If you read some of my previous posts, you already know I’ve been using tailwindcss for my angular and svelte projects.

Here are some of my previous posts:

Why I use tailwind?

Because I love the process of building my own user interfaces from scratch, but I don’t want to deal with the pain that comes from having to write custom CSS, or thinking about what’s the best name I can use for each element. With tailwind, you can build complex components in a breeze thanks to features like Pseudo-class variants and responsive utility variants.

If you want to know more about tailwindcss, check out the official website

One of the things I love the most about tailwind is how easy is to use flexbox layouts in my components. That’s why I decided to create these series to share some common layout scenarios so you can drastically accelerate your development process. In this first post, I’ll build a simple two-column responsive form.

Full disclaimer: I’ll use ugly colors and styles for these components. I only want to be focused on the layout with flexbox.

Responsive two-column form

Let’s say we need to build the following two-column form:

Desktop: Two-column form - desktop

Mobile: Two-column form - mobile

For this form, I’ll use the following key tailwind utilities for my flexbox layout:

  • flex (display: flex)
  • flex-wrap: (flex-wrap: wrap) The flex container is multi-line. Flex items can wrap onto a new line.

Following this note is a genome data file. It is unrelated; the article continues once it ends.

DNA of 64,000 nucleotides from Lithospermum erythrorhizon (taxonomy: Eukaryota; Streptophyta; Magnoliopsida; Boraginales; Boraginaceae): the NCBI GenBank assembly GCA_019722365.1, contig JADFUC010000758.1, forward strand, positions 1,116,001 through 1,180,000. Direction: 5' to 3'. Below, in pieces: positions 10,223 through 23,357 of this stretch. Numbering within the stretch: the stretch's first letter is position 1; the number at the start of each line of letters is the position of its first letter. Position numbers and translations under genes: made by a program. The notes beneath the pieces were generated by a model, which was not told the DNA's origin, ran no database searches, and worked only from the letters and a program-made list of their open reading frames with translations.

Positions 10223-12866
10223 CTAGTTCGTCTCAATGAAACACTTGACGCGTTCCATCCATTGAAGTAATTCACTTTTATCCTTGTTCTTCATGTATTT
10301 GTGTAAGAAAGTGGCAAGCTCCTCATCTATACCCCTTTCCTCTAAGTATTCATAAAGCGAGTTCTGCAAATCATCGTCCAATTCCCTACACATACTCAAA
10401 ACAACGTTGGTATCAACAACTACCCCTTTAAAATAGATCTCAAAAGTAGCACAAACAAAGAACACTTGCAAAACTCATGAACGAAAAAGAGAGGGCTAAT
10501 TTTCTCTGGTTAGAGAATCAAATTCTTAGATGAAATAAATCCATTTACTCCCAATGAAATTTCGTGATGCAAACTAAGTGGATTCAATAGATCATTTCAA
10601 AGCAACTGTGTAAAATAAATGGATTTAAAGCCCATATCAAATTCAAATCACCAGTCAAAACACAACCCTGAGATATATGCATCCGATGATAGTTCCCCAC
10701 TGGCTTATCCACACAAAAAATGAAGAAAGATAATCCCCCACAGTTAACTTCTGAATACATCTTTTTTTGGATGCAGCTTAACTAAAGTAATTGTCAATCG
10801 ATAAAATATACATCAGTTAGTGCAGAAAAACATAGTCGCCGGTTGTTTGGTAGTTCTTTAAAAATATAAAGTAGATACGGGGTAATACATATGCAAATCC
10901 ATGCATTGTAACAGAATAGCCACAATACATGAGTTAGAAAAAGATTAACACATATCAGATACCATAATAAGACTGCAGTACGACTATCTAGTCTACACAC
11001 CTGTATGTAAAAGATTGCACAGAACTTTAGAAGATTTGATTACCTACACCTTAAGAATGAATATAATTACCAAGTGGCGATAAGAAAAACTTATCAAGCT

• justify-between: (justify-content: space-between): Flex items are evenly distributed in the line.
  • w-full (width: 100%)
  • md:w-1/2 (width: 50% only if the screen width is greater than 768px)
<body class="p-4">
	<h1 class="text-5xl">Your form title</h1>
	<form class="flex flex-wrap bg-blue-500 p-4">
		<!-- Input container -->
		<div class="w-full md:w-1/2 p-4">
			<div class="bg-red-500 p-4">
				<label for="input1">Label</label>
				<input type="text" name="input1" class="w-full p-2" value="Hello world!">
			</div>
		</div>
		<!-- Input container -->
		<div class="w-full md:w-1/2 p-4">
			<div class="bg-red-500 p-4">
				<label for="input2">Label</label>
				<input type="text" name="input2" class="w-full p-2" value="Hello world!">
			</div>
		</div>
		<!-- Input container -->
		<div class="w-full md:w-1/2 p-4">
			<div class="bg-red-500 p-4">
				<label for="input3">Label</label>
				<input type="text" name="input3" class="w-full p-2" value="Hello world!">
			</div>
		</div>
		<!-- Input container -->
		<div class="w-full md:w-1/2 p-4">
			<div class="bg-red-500 p-4">
				<label for="input4">Label</label>
				<input type="text" name="input4" class="w-full p-2" value="Hello world!">
			</div>
		</div>
	</form>
</body>

As you can see, we can build this kind of multi-column responsive layouts using 4 or 5 key tailwindcss utilities. This is SO powerful! If you want to build a three-column form, you just need to add 1 utility:

Change this:

<!-- Input container -->
<div class="w-full md:w-1/2 p-4">

For this:

<!-- Input container -->
<div class="w-full md:w-1/2 lg:w-1/3 p-4">

Cool right?

Did you try tailwindcss? What do you think about it?

Did you dig into tailwind flex utilities? Let me know in the comments below👇

This post is also available on DEV.